Marine Biology

, Volume 156, Issue 5, pp 1021–1027 | Cite as

Association of Waminoa sp. (Acoela) with corals in the Wakatobi Marine Park, South-East Sulawesi, Indonesia

  • Jessica HaapkyläEmail author
  • Adrian S. Seymour
  • Orit Barneah
  • Itzchak Brickner
  • Sebastian Hennige
  • David Suggett
  • David Smith
Original Paper


This is the first quantitative study on the prevalence of epizoic Waminoa sp. acoel worms and their association with corals in the Wakatobi Marine National Park (WMNP), South-East Sulawesi, Indonesia. Three replicate transects were laid on the reef crest, flat and slope at six sites in 2006 and eight sites in 2007. Four of the sites were common in both years. In total 69 transects were surveyed in 2006, and 87 transects in 2007. A total of 4.8% of all observed hard corals were associated with acoel worms in 2006 and 2.6% of hard and soft corals in 2007. Acoels were present on 16 and 21 of the coral taxa studied in 2006 and 2007 respectively. The worms were strongly associated with the azooxanthellate coral Tubastrea spp. and were rare or absent on the most abundant coral genera Montipora and Porites. The mean number of corals having acoels was highest on reef slopes, whereas acoels were virtually absent on reef flats. Corals that had a high and a medium cover of worms were more common in 2007 than in 2006. No significant trend in the adaptation of the zooxanthellae of Waminoa sp. to different depths at different sites was revealed. The impact of the worm on the coral is unknown, but high numbers may have a shading effect and a negative impact on the coral’s photophysiology. This acoel merits more study of its life cycle, its photophysiology, and its impact on its host corals.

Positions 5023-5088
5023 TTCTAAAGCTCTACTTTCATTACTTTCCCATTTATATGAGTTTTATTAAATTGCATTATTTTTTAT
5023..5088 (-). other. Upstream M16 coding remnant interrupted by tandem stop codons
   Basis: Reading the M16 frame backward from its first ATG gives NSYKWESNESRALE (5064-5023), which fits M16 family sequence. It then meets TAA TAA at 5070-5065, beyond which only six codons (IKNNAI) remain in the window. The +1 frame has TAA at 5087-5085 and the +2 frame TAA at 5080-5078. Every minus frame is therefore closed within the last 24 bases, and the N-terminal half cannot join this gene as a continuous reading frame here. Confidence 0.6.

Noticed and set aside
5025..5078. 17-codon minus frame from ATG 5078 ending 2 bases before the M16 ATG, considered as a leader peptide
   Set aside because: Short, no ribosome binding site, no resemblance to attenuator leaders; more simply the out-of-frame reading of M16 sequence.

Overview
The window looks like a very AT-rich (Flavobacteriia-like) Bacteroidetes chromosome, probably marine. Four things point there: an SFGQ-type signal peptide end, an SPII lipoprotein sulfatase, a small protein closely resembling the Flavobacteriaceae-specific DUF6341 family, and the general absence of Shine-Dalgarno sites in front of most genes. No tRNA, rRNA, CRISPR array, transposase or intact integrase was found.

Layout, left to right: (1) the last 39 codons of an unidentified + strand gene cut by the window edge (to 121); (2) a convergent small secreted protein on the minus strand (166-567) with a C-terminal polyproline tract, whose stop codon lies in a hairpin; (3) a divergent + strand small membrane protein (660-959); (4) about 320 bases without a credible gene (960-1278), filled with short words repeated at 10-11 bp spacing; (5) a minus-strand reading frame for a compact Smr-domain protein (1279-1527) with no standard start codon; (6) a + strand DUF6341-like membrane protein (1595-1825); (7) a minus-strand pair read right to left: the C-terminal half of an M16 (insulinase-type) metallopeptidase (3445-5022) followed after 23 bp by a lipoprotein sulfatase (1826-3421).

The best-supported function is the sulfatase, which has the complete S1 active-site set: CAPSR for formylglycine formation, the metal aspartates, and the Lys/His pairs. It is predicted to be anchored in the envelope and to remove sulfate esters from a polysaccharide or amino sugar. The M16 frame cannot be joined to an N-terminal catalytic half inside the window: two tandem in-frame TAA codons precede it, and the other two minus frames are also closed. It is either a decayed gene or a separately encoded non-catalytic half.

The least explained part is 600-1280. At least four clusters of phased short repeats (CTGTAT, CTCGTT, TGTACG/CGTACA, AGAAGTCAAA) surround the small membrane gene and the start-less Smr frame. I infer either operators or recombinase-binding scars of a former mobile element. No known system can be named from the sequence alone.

Reef Flat Soft Coral Reef Slope Mucus Layer Coral Coloni 
These keywords were added by machine and not by the authors. This process is experimental and the keywords may be updated as the learning algorithm improves.



We wish to thank Operation Wallacea for logistical support during the surveys. We are grateful for the Indonesian Institute of Sciences (LIPI), Prof. Jamal Jompa (UNHAS) and the Wallacea Foundation for their support. We thank Mike Flavell for providing invaluable help with fieldwork, photographing and editing of figures.

Supplementary material

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Supplementary material 1 (EPS 1.02 mb)
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Supplementary material 2 (DOC 57 kb)
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Supplementary material 3 (EPS 535 kb)


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Copyright information

© Springer-Verlag 2009

Authors and Affiliations

  • Jessica Haapkylä
    • 1
    Email author
  • Adrian S. Seymour
    • 2
  • Orit Barneah
    • 3
  • Itzchak Brickner
    • 3
  • Sebastian Hennige
    • 4
  • David Suggett
    • 4
  • David Smith
    • 4
  1. 1.School of Marine and Tropical BiologyJames Cook UniversityTownsvilleAustralia
  2. 2.Operation WallaceaSpilsbyUK
  3. 3.Department of ZoologyGeorge S. Wise Faculty of Life Sciences, Tel Aviv UniversityTel AvivIsrael
  4. 4.Coral Reef Research UnitUniversity of EssexWivenhoe ParkUK

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